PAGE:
• the placement of indoor T&G on the top of the old rotten deck T&G to hide deficiencies
    • piling portions of the house to keep it standing, leaving structural rot, not touching areas of the house, not connecting beams, no lift of house for remedial work, a job called one readying the house for removal/demolition rather than preservation
    • internal staircase work with random non-replica balustrades temporarily installed which remain today
  • The house was given a Heritage B stamp by the council, due to community efforts prior to us taking the lease.
  • Heritage houses have been and can still be demolished if they are deemed to be a public hazard.  Our serious investment in preserving the villa stands in the way of the villa been demolished, anyone who wants the villa demolished did not want us to invest so heavily in the hefty remedial work.  The deficient repiling and releveling on the house leaves the house open for demolition if we are successfully removed.  The repiling and releveling speaks to the structure of the house.   On paper structural deficiencies do not bide well for a heritage property, especially when they have prime positioning on land desired for development.
  • This demolition order was supposed to have lapsed in 2009 but in 2013 we found out that the order was still live.  It was not disclosed to us how or who was renewing it each year.  We had it immediately aborted but the council will not put in writing to us that it is aborted.
  • Prior to us taking the lease it was relayed to us by the landlord that the house had been repiled and releveled
  • We were given a Code of Compliance that confirmed the house has undertaken a full repile and relevel by the landlord’s project manager Chong Klaus
  • On this fact we underwent serious investment and restorative work on the property.  The first signs of deficiencies in the sub-floor coming when, over-night, portions of the lower deck buckled up, nails ripped from their place, as if there had been an earthquake. One of our builders removed boards to get right up and under the house for a thorough inspection to find that the house has not been repiled and releveled, rather some piles have been put in to keep the house standing but they are not attached to the house. Some areas of the house have not been touched. Piles have just been jammed alongside others. Structural rotten framework has not been touched. Deck structural beams are attached to nothing. Rot remains through-out.
  • A re-piling and re-leveling job is something you do before you do any other work. As we all know, foundations come first.  This involves a unified house lift, replacement of all rot to structural beams, including all rotten pillars. This has not been done as was represented. The job done has been described as one readying the house for demolition.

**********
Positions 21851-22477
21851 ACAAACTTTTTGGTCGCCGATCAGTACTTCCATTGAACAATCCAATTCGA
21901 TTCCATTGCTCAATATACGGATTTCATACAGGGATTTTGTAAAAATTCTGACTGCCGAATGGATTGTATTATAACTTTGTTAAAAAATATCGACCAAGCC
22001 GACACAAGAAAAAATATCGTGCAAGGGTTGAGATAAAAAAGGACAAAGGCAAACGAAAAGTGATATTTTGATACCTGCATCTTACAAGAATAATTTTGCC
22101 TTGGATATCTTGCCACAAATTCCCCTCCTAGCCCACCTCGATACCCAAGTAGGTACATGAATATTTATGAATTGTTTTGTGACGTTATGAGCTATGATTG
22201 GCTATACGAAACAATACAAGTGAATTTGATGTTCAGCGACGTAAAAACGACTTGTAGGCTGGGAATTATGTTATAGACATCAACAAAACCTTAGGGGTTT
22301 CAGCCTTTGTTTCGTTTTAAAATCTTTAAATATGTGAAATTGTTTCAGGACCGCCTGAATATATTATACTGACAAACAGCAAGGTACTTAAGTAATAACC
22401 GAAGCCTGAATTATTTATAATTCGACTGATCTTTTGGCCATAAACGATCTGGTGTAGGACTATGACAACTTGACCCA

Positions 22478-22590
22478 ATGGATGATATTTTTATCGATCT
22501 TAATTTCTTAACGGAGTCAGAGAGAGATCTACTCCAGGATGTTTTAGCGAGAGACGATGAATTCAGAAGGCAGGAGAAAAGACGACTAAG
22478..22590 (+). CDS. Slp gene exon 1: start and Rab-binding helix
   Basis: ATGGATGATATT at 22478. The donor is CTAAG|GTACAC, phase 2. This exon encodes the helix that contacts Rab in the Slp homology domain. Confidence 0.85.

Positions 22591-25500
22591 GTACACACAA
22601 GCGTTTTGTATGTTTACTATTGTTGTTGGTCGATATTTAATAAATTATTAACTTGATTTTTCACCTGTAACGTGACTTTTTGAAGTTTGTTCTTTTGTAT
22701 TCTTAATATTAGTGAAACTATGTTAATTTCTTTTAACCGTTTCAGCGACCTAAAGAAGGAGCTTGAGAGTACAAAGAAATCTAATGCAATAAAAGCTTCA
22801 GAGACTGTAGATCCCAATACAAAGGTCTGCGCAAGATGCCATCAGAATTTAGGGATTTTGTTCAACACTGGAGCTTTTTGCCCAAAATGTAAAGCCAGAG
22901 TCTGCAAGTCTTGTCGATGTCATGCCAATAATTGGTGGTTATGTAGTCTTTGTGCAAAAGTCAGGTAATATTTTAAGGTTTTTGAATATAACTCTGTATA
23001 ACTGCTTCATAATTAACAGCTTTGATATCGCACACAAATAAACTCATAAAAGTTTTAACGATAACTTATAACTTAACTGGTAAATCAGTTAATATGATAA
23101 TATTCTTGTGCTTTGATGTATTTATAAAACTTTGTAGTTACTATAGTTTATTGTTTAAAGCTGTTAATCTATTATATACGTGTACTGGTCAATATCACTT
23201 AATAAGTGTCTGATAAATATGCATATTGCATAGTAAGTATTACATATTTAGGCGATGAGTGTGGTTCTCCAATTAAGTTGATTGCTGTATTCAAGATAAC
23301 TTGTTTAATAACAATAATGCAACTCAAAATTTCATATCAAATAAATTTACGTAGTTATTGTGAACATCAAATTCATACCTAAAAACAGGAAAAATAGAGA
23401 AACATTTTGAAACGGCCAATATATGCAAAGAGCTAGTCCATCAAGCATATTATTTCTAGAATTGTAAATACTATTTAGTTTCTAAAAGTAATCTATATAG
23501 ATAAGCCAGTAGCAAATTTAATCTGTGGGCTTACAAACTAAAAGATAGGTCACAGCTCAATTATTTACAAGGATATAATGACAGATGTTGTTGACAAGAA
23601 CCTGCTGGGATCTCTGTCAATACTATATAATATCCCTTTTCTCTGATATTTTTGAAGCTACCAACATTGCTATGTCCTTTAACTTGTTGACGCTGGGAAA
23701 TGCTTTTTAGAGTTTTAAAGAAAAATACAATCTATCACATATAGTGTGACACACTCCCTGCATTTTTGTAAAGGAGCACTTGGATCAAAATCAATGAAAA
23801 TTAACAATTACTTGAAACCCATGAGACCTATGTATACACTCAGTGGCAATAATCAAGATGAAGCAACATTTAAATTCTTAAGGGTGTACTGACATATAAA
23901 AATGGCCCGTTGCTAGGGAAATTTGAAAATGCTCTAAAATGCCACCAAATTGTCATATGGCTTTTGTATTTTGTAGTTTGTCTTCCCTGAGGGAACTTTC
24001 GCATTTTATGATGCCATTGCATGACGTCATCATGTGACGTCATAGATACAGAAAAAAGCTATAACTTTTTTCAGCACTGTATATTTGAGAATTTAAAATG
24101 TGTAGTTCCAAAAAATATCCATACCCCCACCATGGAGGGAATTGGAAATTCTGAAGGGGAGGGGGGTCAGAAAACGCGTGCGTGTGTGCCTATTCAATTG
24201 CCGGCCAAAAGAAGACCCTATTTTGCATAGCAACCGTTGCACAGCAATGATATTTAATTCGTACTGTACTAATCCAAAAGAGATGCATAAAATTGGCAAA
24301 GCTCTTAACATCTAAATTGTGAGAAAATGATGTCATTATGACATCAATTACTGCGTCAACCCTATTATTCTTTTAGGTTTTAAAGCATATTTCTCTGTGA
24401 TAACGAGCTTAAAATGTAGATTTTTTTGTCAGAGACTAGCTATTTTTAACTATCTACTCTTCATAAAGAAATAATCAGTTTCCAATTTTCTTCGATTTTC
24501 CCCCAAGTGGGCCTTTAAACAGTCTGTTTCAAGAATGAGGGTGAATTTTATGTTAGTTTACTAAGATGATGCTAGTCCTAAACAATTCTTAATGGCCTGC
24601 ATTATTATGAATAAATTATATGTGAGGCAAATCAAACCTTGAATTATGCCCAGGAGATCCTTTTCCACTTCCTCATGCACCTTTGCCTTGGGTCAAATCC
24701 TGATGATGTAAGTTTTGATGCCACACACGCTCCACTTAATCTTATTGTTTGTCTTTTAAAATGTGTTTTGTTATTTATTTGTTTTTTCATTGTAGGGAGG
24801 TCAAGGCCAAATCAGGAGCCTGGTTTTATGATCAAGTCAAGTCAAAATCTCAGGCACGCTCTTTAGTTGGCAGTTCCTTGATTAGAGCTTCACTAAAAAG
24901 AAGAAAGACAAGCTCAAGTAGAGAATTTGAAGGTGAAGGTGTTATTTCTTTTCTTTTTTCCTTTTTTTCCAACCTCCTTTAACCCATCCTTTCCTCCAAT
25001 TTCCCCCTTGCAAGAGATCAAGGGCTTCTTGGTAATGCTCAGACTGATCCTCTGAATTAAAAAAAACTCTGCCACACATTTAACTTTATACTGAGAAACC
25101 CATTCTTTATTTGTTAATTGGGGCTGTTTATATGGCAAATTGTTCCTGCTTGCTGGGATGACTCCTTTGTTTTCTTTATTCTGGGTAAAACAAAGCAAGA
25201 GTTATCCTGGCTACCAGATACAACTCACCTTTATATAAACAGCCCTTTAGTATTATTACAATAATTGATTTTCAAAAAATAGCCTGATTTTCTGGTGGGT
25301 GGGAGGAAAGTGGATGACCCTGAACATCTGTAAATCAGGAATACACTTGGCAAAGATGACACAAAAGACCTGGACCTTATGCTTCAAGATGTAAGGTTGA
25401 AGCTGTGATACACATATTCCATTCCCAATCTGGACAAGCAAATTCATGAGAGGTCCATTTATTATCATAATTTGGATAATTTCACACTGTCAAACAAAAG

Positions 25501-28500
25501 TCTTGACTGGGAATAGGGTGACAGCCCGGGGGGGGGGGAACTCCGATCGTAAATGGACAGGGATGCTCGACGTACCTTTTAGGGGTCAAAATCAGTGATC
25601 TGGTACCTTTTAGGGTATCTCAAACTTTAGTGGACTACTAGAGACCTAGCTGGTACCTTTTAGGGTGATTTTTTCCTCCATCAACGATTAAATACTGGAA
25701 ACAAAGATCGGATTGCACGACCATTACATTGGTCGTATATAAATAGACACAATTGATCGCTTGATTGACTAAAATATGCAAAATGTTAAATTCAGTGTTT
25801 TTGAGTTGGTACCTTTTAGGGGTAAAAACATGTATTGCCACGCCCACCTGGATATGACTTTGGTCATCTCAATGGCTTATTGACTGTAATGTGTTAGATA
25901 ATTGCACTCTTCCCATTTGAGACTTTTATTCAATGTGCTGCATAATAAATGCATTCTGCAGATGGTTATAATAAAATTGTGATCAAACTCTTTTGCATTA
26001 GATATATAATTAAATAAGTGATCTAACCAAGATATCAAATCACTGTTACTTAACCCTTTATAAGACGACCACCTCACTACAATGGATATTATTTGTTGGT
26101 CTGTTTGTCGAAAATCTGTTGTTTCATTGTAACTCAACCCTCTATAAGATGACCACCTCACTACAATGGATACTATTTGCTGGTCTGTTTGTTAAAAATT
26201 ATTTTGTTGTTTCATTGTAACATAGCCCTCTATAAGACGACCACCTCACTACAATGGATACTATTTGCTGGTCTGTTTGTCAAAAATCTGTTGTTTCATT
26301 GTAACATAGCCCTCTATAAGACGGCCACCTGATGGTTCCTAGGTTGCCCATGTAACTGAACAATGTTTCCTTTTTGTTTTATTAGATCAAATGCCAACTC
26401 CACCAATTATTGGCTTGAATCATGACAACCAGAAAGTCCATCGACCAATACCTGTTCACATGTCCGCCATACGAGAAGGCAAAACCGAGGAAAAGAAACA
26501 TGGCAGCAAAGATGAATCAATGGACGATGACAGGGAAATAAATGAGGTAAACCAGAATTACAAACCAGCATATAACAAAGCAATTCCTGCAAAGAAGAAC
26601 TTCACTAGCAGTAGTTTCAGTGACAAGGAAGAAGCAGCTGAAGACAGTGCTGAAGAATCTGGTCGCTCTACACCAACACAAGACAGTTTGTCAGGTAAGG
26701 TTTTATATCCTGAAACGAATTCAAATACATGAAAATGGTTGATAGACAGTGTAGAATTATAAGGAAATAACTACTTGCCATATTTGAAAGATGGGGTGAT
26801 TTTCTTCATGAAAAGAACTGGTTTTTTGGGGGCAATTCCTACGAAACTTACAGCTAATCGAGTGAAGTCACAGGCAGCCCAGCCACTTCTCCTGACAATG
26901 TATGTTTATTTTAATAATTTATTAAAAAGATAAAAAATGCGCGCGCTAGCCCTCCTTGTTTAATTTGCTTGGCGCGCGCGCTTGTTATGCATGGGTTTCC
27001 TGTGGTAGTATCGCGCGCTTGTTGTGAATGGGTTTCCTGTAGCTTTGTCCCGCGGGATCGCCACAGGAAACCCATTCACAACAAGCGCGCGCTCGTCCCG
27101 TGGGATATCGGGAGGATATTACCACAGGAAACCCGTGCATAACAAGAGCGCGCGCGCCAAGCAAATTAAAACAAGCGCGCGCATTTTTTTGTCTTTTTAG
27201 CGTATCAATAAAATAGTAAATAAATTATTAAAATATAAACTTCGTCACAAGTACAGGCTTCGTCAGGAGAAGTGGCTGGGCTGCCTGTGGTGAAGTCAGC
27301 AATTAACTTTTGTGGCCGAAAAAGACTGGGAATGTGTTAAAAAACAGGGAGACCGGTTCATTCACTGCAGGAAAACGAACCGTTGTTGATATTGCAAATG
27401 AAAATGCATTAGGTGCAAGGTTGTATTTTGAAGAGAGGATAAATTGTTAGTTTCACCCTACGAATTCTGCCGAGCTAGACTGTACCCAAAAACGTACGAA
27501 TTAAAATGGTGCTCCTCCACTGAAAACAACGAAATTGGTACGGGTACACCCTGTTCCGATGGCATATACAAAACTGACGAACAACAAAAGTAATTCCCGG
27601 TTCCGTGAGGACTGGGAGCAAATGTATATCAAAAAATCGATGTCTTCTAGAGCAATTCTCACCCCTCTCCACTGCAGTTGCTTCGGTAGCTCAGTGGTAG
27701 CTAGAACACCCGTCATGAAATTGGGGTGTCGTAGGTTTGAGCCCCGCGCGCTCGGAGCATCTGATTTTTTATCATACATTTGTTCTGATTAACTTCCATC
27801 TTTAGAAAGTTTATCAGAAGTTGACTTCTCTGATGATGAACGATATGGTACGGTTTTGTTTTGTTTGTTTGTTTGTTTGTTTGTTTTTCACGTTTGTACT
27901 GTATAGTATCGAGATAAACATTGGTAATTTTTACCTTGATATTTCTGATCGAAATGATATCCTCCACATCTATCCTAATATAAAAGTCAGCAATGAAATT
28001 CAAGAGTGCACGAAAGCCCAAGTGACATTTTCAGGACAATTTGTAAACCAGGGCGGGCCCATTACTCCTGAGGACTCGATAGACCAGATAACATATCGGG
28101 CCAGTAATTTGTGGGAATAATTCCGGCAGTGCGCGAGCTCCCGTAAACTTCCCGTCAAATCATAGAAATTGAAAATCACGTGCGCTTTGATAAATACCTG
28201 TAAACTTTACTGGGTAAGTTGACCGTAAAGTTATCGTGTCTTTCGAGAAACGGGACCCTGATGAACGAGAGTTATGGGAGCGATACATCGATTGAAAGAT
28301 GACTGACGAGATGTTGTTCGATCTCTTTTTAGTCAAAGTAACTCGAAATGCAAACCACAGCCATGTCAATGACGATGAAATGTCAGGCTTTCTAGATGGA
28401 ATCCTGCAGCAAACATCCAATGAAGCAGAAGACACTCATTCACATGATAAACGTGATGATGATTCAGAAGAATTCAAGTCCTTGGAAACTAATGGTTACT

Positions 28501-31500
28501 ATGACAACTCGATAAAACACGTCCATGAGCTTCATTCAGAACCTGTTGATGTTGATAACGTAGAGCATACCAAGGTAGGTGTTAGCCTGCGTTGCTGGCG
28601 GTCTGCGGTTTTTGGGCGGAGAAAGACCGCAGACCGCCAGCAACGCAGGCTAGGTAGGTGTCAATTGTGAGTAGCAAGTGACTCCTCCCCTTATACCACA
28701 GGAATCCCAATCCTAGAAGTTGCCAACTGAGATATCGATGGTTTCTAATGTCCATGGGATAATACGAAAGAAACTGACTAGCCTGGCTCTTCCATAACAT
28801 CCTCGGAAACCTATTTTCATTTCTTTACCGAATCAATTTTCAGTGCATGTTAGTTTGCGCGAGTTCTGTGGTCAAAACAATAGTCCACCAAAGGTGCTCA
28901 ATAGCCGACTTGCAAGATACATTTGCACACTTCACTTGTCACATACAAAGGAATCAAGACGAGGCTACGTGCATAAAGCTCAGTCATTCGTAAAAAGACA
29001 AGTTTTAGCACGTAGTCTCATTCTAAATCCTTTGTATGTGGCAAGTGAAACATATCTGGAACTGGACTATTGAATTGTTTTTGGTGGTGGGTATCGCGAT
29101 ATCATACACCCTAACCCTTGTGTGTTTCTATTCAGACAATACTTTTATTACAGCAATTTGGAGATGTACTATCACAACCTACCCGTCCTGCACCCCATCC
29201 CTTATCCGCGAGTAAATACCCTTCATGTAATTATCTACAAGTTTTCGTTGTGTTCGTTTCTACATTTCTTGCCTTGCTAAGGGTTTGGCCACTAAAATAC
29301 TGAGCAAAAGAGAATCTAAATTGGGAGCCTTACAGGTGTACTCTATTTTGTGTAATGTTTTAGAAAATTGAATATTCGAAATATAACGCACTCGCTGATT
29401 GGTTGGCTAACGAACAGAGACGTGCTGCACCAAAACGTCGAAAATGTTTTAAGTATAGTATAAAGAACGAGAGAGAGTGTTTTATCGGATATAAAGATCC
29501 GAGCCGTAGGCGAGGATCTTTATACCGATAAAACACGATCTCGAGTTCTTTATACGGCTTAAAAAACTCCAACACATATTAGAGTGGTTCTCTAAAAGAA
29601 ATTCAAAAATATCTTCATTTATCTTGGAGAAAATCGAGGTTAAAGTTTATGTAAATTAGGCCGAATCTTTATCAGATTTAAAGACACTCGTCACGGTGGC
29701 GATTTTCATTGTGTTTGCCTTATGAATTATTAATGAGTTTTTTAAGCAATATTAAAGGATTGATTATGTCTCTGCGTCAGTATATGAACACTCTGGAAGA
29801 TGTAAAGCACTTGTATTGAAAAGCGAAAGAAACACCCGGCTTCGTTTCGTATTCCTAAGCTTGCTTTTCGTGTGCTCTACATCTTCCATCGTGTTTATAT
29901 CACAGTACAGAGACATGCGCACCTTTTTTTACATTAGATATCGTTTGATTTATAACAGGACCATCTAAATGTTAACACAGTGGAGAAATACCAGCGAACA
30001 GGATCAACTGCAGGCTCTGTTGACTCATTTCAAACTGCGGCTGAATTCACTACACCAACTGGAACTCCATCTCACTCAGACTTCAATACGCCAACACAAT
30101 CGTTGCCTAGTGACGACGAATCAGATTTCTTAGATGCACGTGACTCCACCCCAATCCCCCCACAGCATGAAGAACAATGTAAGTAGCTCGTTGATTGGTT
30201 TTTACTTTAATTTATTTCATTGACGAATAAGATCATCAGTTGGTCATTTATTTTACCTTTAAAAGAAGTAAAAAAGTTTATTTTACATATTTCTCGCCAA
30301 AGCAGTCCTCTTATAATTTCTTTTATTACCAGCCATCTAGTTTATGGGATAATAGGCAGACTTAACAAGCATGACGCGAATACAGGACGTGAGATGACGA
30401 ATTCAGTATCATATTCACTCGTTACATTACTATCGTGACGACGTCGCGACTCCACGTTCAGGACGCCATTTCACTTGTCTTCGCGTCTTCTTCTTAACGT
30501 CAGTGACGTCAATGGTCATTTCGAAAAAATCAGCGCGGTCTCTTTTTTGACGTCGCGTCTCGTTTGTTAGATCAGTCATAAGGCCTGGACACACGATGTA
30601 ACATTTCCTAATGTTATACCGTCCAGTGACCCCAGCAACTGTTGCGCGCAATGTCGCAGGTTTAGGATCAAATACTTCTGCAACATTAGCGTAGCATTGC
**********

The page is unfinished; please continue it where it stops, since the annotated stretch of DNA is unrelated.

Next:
• On further investigation into the property file we found the following;

    • It is noted the Building Consent application for the full re-piling and re-leveling of the house was submitted and stamped as received by council on 6 May 2009, however, no plans were submitted at this time despite the application checklist stating so
    • On the 18 May 2009, the plans for this work, were submitted that were to accompany the already filed Building Consent application
      • The plans arrive after the building consent application despite the building application stating they are submitted
      • the plans are not for a full re-pile and re-level as per the building consent and code of compliance
      • the plans are hand drawn, a rough sketch and not to scale so should not have been accepted by Council
      • the plans lack an engineer’s report so would not be accepted by Council
      • the plans are inaccurate in regards to the public drainage distance from the re-piling job, on the plans stating over 2 metres while been in fact being 50 cm’s thus requiring Watercare to be notified and further documentation to be provided
      • the plans clearly state ‘Veranda to be demolished’ which is in breach of the Heritage category and should not have been submitted neither should they have been accepted by Council
    • the associated Code of Compliance, granted 24 September 2009, is for the full re-piling and re-leveling of the villa as per email from Council, as was told us before taking the house, but has not been done.